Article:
This year Peyton Stoddard is vice president of Shelley High School’s FFA chapter and plans to run for president next year.
She’s passionate about her office and how influential the two top FFA offices are.
“One of my goals is to run for president next year,” Stoddard said. “I really love FFA. The vice president and president offices increases your chances to share with people how much FFA has to offer with its emphasis on public speaking skills, developing leadership skills and introducing possible careers.”
Stoddard, 16, is a junior and as vice president she utilizes social media to communicate with other chapter members, to help sell raffle and fundraising tickets, inform committee members and to organize and help assist the president prepare for meetings.
Currently, she’s actively involved in selling raffle tickets for the Idaho FFA. Chapters throughout the state receive half of each $20 ticket sold. This year’s first place prize is a 2020 Polaris Ranger. The money raised is used for scholarships. Stoddard has personal experience with the state program since her sister Addison Stoddard won a scholarship from the organization. Winning tickets are drawn at the state convention next April.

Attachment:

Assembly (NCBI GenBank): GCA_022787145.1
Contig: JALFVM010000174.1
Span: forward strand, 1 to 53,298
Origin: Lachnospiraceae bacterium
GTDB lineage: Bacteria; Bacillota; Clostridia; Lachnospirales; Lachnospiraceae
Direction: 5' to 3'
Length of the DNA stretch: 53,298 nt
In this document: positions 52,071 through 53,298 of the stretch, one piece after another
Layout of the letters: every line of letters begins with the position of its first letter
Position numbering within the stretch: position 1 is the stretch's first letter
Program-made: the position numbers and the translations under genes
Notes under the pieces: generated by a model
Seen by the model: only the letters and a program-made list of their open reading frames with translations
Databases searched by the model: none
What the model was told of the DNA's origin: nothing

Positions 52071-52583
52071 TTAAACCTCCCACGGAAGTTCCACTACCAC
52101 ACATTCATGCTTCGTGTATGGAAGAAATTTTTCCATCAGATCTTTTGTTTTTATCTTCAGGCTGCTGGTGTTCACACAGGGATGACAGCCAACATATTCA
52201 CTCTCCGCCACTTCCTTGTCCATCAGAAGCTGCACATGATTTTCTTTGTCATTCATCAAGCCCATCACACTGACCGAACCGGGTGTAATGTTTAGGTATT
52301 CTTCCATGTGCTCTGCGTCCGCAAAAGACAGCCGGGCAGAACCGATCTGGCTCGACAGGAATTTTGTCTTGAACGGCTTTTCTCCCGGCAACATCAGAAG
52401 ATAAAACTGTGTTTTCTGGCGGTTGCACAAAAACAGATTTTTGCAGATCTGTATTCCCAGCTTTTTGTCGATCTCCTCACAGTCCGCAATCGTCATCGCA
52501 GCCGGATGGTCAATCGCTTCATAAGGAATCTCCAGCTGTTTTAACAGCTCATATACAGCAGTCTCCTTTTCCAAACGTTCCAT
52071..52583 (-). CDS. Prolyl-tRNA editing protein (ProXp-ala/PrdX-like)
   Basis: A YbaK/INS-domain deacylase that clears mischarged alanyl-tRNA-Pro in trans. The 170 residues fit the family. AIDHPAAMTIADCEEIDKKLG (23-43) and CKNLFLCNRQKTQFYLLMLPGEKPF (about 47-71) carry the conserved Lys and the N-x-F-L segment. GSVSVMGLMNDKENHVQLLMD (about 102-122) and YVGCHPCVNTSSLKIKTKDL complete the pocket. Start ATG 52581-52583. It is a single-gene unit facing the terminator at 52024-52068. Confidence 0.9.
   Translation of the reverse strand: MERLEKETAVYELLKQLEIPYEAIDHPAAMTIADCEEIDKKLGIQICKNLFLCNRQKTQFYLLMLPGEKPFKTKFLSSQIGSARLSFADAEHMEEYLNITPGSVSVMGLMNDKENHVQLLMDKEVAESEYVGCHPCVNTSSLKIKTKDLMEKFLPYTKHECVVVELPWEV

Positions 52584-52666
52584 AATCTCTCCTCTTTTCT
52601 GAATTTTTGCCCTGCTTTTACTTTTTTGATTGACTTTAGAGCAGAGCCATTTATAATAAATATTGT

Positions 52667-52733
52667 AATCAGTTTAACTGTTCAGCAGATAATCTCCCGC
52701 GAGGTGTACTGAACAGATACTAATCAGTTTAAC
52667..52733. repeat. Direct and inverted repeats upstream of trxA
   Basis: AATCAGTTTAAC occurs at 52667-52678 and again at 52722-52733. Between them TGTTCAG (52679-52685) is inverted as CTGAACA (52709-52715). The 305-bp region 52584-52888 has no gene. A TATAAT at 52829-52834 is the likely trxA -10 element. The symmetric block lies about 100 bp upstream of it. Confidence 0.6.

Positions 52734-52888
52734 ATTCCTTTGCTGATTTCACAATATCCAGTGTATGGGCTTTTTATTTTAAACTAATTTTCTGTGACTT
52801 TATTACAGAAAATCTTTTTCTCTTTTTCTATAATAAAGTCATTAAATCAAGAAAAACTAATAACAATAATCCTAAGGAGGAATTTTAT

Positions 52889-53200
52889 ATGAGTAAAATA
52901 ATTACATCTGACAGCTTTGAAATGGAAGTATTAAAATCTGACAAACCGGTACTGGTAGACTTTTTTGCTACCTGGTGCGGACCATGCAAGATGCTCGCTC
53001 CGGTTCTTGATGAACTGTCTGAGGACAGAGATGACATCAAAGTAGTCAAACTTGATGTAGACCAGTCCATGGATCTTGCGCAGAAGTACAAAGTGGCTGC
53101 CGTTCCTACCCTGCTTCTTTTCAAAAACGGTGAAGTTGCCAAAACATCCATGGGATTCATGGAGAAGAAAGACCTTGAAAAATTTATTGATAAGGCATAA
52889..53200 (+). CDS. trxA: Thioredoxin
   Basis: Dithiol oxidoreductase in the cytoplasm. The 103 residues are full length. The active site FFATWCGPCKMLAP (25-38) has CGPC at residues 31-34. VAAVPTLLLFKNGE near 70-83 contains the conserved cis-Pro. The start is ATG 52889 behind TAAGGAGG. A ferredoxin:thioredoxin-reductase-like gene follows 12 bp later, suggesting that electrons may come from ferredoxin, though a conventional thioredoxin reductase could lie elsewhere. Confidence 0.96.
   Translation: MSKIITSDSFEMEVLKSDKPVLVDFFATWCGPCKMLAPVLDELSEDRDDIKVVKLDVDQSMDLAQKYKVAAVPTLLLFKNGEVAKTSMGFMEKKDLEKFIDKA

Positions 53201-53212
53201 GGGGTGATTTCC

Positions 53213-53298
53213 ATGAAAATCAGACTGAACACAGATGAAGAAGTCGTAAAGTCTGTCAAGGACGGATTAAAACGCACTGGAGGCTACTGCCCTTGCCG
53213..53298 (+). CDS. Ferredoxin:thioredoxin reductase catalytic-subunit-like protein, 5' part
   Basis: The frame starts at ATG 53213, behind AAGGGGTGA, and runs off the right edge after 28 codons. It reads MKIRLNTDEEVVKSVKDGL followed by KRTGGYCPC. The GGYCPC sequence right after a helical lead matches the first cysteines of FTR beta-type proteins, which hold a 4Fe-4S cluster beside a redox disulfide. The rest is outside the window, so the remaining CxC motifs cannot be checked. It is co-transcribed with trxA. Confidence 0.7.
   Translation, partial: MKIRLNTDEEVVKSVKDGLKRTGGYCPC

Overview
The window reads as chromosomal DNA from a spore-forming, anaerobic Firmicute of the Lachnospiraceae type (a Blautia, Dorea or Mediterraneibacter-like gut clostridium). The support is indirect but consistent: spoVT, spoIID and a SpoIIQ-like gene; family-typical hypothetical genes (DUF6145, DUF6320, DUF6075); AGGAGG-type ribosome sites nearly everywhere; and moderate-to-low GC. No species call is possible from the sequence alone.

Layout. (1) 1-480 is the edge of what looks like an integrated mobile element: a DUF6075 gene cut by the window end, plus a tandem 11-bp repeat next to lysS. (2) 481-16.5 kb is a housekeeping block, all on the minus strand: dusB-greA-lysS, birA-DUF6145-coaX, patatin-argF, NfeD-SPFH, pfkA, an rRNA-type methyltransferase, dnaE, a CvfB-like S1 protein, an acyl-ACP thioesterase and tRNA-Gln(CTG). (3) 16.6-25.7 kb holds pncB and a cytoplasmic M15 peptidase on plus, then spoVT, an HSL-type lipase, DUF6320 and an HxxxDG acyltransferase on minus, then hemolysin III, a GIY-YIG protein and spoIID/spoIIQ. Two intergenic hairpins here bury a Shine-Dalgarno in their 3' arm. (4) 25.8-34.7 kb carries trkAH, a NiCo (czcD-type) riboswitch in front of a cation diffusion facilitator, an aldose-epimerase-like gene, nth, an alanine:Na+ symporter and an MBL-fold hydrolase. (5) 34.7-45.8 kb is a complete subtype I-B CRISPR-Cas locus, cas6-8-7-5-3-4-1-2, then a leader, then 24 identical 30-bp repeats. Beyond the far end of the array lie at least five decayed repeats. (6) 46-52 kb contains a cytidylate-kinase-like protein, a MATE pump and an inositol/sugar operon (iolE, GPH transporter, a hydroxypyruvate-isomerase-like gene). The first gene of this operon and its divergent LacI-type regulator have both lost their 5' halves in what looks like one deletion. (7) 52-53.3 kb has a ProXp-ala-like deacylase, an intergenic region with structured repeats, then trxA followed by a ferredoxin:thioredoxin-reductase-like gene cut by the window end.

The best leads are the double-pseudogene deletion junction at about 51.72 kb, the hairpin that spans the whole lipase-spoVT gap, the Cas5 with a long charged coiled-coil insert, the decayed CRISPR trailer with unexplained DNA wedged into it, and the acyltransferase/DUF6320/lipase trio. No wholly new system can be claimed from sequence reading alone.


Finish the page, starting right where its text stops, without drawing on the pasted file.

She’s also district treasurer of the South Upper Snake River FFA District. The district includes 10 schools; Firth, Snake River, Technical Careers High School, Mackay, Highland, Skyline, Challis Blackfoot and Aberdeen.
“I’m excited about meeting new people and sharing my excitement about FFA,” she said.
One of Stoddard’s favorite activities is public speaking. Last year, she won second at a district public speaking event where she prepared and delivered a short speech.
“As a sophomore, it was a great experience,” she said.
Stoddard is also very active in the Idaho Falls Farmers Market with her parents Jay and Junean Stoddard. Her dad is president of the board and her mom is manager of the Saturday event held each week in Idaho Falls throughout the summer. The family raises a large garden and sells produce at the event.
This year, she grew and sold fresh flowers at the Farmers Market from her own booth. She chose the activity as her Supervised Agriculture Experience in school. She raises zinnias, dahlias, sunflowers and gladiolas. She’s sold about 1,000 flowers in six weeks.
“It started small and I was surprised it grew so big, so quickly,” she said. “Colorful flowers add so much to people’s lives. Recently, I sold a lot of sunflowers for a backyard wedding. It’s a cool feeling to help someone help put their wedding together with my flowers.”